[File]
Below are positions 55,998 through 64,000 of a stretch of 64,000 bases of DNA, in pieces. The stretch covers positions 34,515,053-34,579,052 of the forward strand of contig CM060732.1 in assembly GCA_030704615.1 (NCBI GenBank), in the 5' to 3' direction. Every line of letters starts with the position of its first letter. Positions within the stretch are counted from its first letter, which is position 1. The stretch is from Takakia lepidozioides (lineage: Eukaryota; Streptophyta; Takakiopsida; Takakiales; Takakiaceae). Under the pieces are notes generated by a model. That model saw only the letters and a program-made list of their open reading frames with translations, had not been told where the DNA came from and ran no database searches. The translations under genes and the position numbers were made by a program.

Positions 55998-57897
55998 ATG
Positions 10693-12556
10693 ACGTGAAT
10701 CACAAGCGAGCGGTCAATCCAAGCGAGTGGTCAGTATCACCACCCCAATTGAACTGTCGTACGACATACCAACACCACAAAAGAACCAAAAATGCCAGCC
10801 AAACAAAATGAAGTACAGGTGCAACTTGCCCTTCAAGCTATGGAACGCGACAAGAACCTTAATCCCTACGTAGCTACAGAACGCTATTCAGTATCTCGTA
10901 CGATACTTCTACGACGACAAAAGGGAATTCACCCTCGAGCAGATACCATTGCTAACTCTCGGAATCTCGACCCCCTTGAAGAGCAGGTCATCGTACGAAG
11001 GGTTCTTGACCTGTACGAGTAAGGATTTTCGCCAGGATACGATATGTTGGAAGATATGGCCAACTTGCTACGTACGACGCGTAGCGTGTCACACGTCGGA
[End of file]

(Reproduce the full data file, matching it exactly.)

Below are positions 55,998 through 64,000 of a stretch of 64,000 bases of DNA, in pieces. The stretch covers positions 34,515,053-34,579,052 of the forward strand of contig CM060732.1 in assembly GCA_030704615.1 (NCBI GenBank), in the 5' to 3' direction. Every line of letters starts with the position of its first letter. Positions within the stretch are counted from its first letter, which is position 1. The stretch is from Takakia lepidozioides (lineage: Eukaryota; Streptophyta; Takakiopsida; Takakiales; Takakiaceae). Under the pieces are notes generated by a model. That model saw only the letters and a program-made list of their open reading frames with translations, had not been told where the DNA came from and ran no database searches. The translations under genes and the position numbers were made by a program.

Positions 55998-57897
55998 ATG
Positions 10693-12556
10693 ACGTGAAT
10701 CACAAGCGAGCGGTCAATCCAAGCGAGTGGTCAGTATCACCACCCCAATTGAACTGTCGTACGACATACCAACACCACAAAAGAACCAAAAATGCCAGCC
10801 AAACAAAATGAAGTACAGGTGCAACTTGCCCTTCAAGCTATGGAACGCGACAAGAACCTTAATCCCTACGTAGCTACAGAACGCTATTCAGTATCTCGTA
10901 CGATACTTCTACGACGACAAAAGGGAATTCACCCTCGAGCAGATACCATTGCTAACTCTCGGAATCTCGACCCCCTTGAAGAGCAGGTCATCGTACGAAG
11001 GGTTCTTGACCTGTACGAGTAAGGATTTTCGCCAGGATACGATATGTTGGAAGATATGGCCAACTTGCTACGTACGACGCGTAGCGTGTCACACGTCGGA